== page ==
Sometimes it works

“Don’t panic.  Just breathe.”  That’s what I told myself when the most unthinkable, darkest, most desperate of situations descended on me without warning:  My BlackBerry® died.  One minute I was master of my domain – making and receiving phone calls, handling e-mails from three different accounts – the next I was completely cut off from both my personal and business worlds.  Was the next draft of that whitepaper ready for my review?  Was I supposed to pick up my daughter from her Taekwondo lesson or was it my wife’s turn?  Was the band practicing on Wednesday night or Thursday night this week?

It was already past 8:00 pm so I huddled into my pre-technology cave, built a fire against the dark and waited for the next morning when I could seek assistance at my provider’s local store just a few blocks from my home.

Another day dawned and I wasted no time getting down to the store.  I was hoping they could fix the failed device but would have been perfectly happy with a replacement, even if I had to purchase it myself.  I went to the customer service desk, handed the BlackBerry® to the agent there, described the symptoms I was seeing and hoped for the best.  He took my phone number, opened my account on his computer and spent the next few minutes alternating between prodding different parts of the BlackBerry® and typing notes into the open session on the computer.

“I have some good news and some bad news,” he said about five minutes later.  In that short amount of time he had:

  • executed a series of front-line troubleshooting protocols to rule out problems with my charger or the battery – causes that would have been easily addressed

  • examined the device for signs of abuse – crushing, cracking, chewing or dunking in liquids – and recorded his observations in my account record

  • been given a determination based on the first two steps and the purchase date that the unit was under warranty and eligible for free replacement (part of the good news)

  • checked his own store’s inventory as well as every other location in the city and determined that there were none available in stock (part of the bad news)

He apologized that there were none available for immediate replacement on the spot but getting this news up-front and in so little time was infinitely better than calling around to the dozens of stores in the metroplex area and checking them myself.  He tore a sheet off a notepad on the service desk and wrote two numbers on it.  The first, he explained, was a direct line to the company’s handheld technical support call center.  The second number was my case identification number.  I accepted the piece of paper with all the care it deserved as my last and only hope to reconnect to my life.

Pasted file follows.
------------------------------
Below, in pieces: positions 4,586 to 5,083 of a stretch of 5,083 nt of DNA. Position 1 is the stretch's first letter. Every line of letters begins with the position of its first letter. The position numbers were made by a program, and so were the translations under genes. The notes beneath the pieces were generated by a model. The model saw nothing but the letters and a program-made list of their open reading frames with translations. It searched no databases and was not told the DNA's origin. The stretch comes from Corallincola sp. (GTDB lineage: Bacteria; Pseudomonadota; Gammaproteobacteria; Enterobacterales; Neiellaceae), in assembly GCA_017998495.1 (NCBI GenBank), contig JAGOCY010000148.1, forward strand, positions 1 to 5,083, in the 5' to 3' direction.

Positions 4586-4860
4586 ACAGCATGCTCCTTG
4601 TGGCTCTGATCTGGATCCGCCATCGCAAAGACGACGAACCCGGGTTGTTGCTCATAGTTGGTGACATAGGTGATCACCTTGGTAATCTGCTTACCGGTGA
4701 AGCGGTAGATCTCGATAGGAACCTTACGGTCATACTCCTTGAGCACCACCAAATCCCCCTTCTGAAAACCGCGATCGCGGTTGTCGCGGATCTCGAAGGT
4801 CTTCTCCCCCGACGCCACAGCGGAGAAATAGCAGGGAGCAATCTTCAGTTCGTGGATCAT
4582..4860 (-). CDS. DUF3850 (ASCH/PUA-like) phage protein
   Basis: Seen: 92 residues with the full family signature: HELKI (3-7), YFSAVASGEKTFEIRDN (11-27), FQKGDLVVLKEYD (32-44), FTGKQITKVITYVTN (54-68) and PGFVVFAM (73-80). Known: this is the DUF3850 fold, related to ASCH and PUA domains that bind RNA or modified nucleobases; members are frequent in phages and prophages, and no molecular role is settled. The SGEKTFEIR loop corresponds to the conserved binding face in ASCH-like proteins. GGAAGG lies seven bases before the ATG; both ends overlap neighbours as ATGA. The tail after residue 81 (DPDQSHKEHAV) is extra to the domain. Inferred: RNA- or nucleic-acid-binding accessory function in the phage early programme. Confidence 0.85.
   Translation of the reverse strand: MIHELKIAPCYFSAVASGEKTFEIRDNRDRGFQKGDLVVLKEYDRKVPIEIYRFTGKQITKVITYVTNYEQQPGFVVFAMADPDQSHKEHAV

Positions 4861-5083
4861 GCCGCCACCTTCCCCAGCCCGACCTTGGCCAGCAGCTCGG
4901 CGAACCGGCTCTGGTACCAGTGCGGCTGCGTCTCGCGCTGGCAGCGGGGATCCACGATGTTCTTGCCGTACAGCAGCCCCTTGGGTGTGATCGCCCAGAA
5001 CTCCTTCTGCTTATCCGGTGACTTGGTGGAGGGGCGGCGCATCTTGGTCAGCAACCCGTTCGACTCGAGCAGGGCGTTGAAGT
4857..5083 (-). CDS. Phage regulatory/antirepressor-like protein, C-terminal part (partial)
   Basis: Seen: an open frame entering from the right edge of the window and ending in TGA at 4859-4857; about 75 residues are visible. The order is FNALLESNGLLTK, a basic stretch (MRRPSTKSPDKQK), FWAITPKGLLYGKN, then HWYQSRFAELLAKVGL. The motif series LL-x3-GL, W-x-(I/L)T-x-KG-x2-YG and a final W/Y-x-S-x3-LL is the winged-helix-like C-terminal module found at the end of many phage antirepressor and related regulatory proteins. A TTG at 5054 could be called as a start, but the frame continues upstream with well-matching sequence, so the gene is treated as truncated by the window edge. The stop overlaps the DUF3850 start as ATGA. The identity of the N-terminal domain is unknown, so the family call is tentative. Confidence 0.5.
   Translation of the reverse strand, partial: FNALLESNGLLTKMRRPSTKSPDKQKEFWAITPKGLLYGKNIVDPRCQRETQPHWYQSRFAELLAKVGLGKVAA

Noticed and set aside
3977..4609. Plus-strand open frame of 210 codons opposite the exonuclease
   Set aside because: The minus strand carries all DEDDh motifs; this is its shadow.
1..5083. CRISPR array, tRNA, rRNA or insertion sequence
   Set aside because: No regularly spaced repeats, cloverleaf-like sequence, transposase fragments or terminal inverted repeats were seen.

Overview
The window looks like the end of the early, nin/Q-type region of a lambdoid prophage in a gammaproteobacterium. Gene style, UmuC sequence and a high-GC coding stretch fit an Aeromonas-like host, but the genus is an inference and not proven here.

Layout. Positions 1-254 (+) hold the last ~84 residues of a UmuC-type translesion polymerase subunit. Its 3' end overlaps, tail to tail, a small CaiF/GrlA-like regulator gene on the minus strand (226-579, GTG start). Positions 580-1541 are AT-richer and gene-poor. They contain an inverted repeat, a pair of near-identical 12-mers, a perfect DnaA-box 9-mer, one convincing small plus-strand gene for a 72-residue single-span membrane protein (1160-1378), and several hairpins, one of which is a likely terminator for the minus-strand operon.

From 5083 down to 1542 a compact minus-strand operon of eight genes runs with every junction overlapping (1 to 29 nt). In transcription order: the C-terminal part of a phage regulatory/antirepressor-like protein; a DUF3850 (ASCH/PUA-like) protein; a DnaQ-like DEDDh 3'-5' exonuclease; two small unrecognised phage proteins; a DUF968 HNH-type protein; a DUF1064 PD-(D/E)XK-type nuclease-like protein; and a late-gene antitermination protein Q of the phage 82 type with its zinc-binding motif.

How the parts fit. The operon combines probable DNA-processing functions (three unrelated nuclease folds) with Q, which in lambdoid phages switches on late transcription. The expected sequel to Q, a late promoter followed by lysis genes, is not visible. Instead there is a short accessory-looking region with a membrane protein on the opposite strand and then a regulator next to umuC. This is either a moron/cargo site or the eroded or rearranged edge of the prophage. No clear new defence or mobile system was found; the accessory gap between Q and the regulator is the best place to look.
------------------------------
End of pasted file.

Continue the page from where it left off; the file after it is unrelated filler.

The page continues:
When I got back home, I dusted off the “land-line” phone on my desk and dialed the toll-free number he had given me.  “Hello, my name is Steven.  How can I help you?”  What was that!?  No IVR, no canned request to press a number for service?  I explained that I was calling about a warranty replacement and gave him my case number.  “I’m sorry to hear that you had trouble.  Please give me just a minute to read the notes on your case . . . I see here that our service agent has already verified that the phone wasn’t damaged and is eligible for free warranty replacement.”  There were really notes on my case!  And he was reading them to brief himself on my situation!  I didn’t have to repeat anything to this phone agent.  I didn’t have to convince him that I hadn’t somehow caused the problem myself.  It took only three or four more minutes to confirm that the physical address on file was where I wanted the replacement sent and to give me instructions on activating the new device and returning the faulty device.  I was to expect the replacement by expedited shipping early the next morning – at no charge.

I thanked Steven and hung up.  Moments later an e-mail popped into the in-box on my desktop computer’s monitor with a complete record of the transaction and detailed instructions on how to activate the new device when it arrived.  The next morning, a well-known white van pulled up in front of my house and my daughter signed for the package containing my replacement BlackBerry®.  And you know what?  The activation process worked exactly as described in my instructions.

I’m a little unsure why I had to make the call instead of the store agent triggering the replacement while I was there but given the level of coordination and smoothness of the whole process – spanning and linking an in-person visit, a telephone call and an e-mail follow-up to avoid the need for a second call – I’m more than happy to overlook one possibly extra step in the process.  Visiting the store service desk and giving them the chance to examine the device saved a major delay that would have been experienced had technicians had to determine warranty eligibility after I shipped the inoperative unit.  So I was rewarded for my effort and the seamless connection between the two events in the service experience made it completely painless to me.

So sometimes, service does work right – even when something breaks or initially goes horribly wrong.  But what made it work in this case was the seamlessness of the process, the obvious connectedness of the steps in the experience from one to the next and the complete lack of need to ever repeat myself or deal with a clueless participant impeding the process and service like this is extremely rare.  You know what I did next?  Within an hour of successfully activating my replacement, I went to their on-line self-service site and ordered the new smart phone my daughter wants for her 16th birthday.  There are natural and direct rewards for outstanding customer service.